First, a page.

I didn’t care how many guys I’d slept with till I met and married Dele, making him an object of ridicule in all of Lagos. I warned him though, I told him everything. I told him about the many politicians and elite business men that had peeked through my curtains. I told him about the many wealthy bachelors that had bought me cars, designer gear and even a flat in Lekki, in exchange for you know what. I told him about the time the vice-president’s wife sent thugs to beat me up because someone told her they saw me with her husband in the Louboutin store in Paris. I told him everything. Of all the things I said, the only thing that seemed to register was that I’d left that life behind. He didn’t care that I’d sold my body for money, didn’t care that I’d slept with married men. All he cared about was the me I’d become, the now, the future.
I was stunned when he asked me to marry him. I’d made my peace with being unmarried for the rest of my life, I didn’t think any man could, would marry me. His sister was in hysterics when she heard about us. His entire family thought he’d taken leave of his senses. They were convinced he was under a spell, cast by me of course. I resent the way they treat me, like slime from a grotty sewer…but I don’t blame them, I’d never have let my son or brother marry a girl like me. The first time he proposed, I said no and didn’t say yes till he’d asked seven times. That’s my Dele, stubborn as a mule. When he makes his mind up there’s no changing it. That final time, I realised just how resolute his love for me is. I said yes.
I shouldn’t have. I shouldn’t have married him. I was foolish to think I could get away from my past. Every time we attend a function, it mocks me. The men I’ve sold my body to follow me around like flies following shit. I can’t escape them. How could he not mind knowing that half the room has been serviced by yours truly?! They smile at him knowingly and sneer at me with their upturned noses. The more daring ones verbally taunt him. Trust my Dele not to react. Sometimes I wonder if he’s human. The other day we were having dinner at Four Points when that obnoxious twerp Kola Kuti walked in with his entourage of pot-bellied loafers. I never could stand the guy but while others paid Dollars, he paid Pounds. I put up with his crap long enough to furnish my flat and earn a brand new Range Rover. As soon as he saw us, he came over and winking at Dele said “iyawo e o’dun gan.” I would have slapped him had Dele let go of my arm. I was so mad I could have killed Dele. What kind of man doesn’t react when another tells him his wife is a good lay?! The kind of man that would proudly marry an ex-prostitute I guess.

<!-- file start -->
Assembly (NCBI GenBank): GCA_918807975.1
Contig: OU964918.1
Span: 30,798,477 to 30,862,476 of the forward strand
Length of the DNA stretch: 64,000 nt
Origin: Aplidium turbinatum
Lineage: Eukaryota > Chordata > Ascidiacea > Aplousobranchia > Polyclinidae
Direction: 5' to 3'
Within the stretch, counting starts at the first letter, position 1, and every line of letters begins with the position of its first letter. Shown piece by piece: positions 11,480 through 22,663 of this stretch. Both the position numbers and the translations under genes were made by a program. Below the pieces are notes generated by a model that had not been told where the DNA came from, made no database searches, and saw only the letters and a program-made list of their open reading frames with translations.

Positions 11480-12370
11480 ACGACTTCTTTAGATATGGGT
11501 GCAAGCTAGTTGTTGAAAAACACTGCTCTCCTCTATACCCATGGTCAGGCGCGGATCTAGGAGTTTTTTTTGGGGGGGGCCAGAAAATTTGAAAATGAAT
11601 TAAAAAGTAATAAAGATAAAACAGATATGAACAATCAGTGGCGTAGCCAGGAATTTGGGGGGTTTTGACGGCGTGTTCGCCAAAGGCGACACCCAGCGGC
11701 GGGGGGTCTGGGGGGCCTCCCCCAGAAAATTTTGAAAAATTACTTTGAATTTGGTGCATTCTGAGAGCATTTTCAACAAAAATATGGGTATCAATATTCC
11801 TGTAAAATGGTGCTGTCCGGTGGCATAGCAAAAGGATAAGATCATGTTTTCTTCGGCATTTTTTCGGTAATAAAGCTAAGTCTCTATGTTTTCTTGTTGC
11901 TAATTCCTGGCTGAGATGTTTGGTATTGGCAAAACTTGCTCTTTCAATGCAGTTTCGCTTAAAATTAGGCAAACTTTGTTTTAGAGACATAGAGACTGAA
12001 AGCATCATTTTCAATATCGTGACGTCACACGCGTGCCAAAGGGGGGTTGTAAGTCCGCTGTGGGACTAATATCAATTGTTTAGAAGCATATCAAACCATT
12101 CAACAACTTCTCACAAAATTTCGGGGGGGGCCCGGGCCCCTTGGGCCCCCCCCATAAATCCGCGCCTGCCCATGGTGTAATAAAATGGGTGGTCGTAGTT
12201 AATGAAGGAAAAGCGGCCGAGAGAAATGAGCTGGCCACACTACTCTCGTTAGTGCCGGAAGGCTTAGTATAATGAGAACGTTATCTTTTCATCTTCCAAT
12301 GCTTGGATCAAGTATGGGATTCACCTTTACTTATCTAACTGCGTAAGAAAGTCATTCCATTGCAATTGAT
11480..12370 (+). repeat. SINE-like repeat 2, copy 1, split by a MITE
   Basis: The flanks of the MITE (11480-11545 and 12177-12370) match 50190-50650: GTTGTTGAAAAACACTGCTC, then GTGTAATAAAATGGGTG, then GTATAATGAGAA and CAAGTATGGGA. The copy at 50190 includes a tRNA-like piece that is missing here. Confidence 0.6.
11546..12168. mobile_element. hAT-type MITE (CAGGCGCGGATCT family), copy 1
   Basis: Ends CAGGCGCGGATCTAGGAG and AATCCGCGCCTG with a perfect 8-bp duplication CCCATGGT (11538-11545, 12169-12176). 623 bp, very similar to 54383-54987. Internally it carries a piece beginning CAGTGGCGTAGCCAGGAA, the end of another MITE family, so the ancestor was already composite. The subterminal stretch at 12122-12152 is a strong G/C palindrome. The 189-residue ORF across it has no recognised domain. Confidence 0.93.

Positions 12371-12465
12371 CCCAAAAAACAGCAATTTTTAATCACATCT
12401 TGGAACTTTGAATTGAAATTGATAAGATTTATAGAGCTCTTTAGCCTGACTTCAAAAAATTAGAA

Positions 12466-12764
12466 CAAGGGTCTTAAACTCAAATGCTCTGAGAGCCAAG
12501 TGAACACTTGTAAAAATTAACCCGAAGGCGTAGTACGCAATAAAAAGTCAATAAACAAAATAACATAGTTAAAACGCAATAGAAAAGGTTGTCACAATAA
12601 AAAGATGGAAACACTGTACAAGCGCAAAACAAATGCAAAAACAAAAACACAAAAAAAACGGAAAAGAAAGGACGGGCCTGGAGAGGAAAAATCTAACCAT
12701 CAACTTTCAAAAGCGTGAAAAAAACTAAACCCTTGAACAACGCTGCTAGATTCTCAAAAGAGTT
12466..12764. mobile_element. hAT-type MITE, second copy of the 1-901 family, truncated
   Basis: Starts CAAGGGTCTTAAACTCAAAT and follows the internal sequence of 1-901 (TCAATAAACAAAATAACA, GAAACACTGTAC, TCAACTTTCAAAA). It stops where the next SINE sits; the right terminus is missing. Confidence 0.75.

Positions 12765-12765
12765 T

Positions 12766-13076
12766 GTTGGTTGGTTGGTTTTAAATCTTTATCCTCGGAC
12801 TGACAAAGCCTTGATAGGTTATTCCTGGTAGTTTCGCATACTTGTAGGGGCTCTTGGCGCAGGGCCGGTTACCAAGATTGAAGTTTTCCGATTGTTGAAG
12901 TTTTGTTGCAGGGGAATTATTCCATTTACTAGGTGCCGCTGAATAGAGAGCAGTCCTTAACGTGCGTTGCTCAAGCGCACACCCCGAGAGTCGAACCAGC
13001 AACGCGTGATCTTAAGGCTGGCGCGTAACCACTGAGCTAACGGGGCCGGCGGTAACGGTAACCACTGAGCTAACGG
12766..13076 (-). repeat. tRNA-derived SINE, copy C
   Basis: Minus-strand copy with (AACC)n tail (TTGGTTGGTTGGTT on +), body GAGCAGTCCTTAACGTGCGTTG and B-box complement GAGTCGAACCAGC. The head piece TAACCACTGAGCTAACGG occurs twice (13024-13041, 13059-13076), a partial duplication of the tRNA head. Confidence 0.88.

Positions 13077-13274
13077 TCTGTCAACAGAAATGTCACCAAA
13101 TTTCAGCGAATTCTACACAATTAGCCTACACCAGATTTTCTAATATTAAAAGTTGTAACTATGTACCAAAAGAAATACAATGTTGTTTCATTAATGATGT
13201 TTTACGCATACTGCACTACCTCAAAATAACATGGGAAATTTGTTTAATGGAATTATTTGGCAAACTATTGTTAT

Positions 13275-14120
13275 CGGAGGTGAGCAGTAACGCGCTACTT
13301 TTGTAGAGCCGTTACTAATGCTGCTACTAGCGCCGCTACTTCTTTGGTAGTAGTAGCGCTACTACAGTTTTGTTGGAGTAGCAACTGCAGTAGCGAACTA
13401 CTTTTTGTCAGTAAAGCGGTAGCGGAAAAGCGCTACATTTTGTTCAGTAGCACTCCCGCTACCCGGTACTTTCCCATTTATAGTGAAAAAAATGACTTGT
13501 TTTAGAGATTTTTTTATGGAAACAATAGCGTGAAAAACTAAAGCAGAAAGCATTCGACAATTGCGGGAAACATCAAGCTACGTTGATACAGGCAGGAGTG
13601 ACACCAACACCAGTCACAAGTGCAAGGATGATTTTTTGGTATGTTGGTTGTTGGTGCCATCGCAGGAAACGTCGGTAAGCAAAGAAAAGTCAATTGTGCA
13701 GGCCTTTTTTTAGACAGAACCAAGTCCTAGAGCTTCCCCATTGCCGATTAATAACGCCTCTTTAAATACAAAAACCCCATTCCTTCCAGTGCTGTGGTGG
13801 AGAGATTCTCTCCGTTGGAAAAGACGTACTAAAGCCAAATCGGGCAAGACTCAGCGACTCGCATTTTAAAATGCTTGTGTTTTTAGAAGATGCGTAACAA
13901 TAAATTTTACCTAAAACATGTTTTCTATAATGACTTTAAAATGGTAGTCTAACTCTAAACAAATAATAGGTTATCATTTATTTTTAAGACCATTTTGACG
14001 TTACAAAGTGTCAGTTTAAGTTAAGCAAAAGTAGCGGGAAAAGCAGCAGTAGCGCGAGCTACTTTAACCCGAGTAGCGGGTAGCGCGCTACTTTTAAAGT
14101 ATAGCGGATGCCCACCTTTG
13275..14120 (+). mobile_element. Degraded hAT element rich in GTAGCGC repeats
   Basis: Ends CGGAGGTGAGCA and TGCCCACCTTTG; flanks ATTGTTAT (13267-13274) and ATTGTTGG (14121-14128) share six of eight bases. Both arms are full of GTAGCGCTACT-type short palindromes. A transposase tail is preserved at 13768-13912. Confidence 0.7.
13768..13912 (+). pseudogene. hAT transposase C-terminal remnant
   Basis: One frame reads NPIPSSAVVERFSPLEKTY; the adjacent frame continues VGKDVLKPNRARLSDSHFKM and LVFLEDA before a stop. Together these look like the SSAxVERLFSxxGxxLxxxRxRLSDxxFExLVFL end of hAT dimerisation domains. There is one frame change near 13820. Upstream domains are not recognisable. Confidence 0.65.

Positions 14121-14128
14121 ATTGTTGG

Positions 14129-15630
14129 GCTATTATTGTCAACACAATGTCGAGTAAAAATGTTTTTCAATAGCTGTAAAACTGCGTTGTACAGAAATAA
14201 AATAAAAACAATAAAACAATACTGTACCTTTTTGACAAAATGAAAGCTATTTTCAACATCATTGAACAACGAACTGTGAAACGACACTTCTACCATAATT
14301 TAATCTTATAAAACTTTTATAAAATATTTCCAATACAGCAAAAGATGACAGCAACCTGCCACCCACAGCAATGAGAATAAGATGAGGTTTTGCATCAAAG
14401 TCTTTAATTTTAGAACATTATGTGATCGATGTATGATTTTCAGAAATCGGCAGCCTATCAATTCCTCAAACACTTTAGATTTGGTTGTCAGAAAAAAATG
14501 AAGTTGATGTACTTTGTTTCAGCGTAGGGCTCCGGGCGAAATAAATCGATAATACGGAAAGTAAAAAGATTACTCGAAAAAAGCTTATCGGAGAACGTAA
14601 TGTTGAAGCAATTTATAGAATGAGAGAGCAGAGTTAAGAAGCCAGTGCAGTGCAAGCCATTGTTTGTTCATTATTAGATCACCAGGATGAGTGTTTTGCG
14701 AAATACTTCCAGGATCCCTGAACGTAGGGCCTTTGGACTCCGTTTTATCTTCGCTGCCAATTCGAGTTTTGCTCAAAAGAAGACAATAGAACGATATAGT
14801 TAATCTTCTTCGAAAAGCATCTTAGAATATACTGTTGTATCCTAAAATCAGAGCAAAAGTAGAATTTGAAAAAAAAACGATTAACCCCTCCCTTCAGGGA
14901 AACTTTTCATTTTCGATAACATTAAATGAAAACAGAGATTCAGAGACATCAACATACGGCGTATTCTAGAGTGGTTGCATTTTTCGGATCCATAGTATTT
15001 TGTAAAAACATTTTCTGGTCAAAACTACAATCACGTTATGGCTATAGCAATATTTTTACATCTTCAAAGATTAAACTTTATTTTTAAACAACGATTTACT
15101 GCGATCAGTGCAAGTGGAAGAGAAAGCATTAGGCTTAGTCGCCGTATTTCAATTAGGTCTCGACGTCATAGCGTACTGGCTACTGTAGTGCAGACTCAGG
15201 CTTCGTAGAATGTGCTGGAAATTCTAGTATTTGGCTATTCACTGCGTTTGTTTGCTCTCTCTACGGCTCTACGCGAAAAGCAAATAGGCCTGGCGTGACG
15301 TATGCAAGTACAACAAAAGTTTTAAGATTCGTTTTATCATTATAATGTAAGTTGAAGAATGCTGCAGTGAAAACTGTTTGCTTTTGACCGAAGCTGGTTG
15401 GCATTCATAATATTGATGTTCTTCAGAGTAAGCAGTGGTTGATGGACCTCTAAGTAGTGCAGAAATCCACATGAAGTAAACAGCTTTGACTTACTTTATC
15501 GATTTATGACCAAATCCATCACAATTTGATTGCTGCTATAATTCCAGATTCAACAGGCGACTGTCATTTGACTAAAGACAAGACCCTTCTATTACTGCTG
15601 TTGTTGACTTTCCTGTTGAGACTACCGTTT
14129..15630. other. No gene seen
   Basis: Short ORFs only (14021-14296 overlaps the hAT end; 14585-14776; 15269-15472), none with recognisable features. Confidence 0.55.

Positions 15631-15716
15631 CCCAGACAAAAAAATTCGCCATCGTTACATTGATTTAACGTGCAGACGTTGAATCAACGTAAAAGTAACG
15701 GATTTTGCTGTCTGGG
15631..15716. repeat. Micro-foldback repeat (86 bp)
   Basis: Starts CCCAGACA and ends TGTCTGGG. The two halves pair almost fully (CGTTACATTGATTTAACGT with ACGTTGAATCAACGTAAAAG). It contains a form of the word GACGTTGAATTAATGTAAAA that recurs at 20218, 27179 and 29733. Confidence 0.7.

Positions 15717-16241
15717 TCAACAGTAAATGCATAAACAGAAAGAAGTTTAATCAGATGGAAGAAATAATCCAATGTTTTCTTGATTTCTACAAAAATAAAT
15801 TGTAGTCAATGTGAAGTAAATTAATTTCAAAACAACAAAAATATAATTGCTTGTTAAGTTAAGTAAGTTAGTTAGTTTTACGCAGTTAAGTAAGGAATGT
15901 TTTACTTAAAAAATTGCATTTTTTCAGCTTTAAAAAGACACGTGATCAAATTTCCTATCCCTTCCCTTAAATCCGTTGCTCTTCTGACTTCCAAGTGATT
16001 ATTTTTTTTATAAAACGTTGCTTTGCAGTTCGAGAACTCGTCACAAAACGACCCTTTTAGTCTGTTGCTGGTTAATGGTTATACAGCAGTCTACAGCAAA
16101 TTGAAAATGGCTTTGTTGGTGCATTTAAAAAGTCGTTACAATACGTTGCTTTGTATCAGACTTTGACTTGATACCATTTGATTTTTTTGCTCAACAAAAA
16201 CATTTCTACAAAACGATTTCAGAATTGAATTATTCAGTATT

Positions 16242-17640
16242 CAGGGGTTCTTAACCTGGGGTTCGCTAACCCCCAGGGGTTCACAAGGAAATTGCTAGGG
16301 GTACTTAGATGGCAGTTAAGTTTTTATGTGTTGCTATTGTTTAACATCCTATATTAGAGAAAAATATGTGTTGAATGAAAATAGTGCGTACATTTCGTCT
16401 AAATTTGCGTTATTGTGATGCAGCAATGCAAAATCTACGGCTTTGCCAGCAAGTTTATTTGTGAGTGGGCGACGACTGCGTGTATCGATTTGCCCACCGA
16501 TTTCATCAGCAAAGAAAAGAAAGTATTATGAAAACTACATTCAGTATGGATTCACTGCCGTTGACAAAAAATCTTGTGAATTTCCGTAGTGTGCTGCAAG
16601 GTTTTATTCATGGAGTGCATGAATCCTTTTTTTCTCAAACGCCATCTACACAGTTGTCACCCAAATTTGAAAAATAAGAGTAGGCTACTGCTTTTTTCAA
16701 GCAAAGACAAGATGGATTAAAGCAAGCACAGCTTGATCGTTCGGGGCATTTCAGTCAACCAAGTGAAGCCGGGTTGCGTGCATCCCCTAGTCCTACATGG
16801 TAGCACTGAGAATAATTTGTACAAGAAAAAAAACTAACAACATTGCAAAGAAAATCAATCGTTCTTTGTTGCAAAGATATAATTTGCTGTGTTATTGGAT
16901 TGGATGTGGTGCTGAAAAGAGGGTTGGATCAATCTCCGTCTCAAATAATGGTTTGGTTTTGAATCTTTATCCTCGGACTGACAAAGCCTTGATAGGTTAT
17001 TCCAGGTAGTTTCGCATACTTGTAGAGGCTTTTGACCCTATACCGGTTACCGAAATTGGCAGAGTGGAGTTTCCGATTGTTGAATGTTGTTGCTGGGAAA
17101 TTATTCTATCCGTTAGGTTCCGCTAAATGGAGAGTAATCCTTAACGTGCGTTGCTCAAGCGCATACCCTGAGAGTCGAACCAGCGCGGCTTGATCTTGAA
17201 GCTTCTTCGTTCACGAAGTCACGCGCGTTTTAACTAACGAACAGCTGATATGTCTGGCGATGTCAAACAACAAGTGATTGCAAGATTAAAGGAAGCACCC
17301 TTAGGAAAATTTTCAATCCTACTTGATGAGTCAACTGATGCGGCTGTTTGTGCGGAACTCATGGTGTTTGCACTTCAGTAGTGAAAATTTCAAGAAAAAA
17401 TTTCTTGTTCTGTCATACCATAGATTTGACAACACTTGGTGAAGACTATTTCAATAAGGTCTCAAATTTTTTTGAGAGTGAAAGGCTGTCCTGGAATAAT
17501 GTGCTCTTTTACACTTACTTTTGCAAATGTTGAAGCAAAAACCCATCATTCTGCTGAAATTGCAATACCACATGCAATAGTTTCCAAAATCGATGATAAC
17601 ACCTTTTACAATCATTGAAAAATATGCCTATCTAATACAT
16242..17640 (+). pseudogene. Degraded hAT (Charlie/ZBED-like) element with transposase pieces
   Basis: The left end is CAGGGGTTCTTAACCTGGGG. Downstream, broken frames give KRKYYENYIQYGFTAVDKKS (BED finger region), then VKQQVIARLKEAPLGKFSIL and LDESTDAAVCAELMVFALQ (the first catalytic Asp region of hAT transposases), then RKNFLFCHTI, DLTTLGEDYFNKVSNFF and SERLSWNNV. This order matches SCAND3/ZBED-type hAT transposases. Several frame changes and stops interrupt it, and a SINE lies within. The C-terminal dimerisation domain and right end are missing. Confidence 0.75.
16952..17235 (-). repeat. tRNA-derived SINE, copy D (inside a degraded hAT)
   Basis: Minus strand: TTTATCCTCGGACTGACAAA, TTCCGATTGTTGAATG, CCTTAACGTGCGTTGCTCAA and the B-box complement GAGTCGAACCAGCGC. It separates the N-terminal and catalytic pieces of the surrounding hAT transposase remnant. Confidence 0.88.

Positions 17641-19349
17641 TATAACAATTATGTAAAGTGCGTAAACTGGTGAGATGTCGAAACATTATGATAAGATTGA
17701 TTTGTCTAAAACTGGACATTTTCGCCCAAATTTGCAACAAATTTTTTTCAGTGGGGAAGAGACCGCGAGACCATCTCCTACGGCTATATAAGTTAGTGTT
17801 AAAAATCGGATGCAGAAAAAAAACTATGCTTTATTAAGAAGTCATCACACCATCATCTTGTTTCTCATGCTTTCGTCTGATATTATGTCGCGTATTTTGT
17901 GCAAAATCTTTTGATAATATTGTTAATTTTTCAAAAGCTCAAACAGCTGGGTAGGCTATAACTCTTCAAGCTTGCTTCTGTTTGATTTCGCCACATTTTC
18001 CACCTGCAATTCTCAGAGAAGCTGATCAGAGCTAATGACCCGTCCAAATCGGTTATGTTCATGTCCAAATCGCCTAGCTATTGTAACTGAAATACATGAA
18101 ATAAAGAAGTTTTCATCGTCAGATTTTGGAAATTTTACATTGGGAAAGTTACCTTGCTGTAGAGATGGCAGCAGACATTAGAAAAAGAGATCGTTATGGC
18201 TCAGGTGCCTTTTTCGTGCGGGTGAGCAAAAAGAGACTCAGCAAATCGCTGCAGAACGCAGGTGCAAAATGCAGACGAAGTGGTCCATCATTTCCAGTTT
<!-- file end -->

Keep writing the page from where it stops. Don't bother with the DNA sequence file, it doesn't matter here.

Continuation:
I screamed at him for the best part of the journey home. How could he let Kunle get away with insulting us both? I called him a coward, a chicken, a spineless excuse for a human being. I regretted the words shortly after they passed through my lips. His eyes glazed over and for the first time since we met, I didn’t feel safe sitting next to him.
“When I decided to marry you Kemi, I knew what I was letting myself in for. The jibes, the sniggers, the looks…I knew they were part of the package. If I decide to beat up everyone that dares insult us, it’s all I’ll be doing for the rest of my life. Besides, I refuse to let them get the better of me, of us. I’m sick of having this conversation. I’m over your past Kemi, when will you be too?”
My guess is never.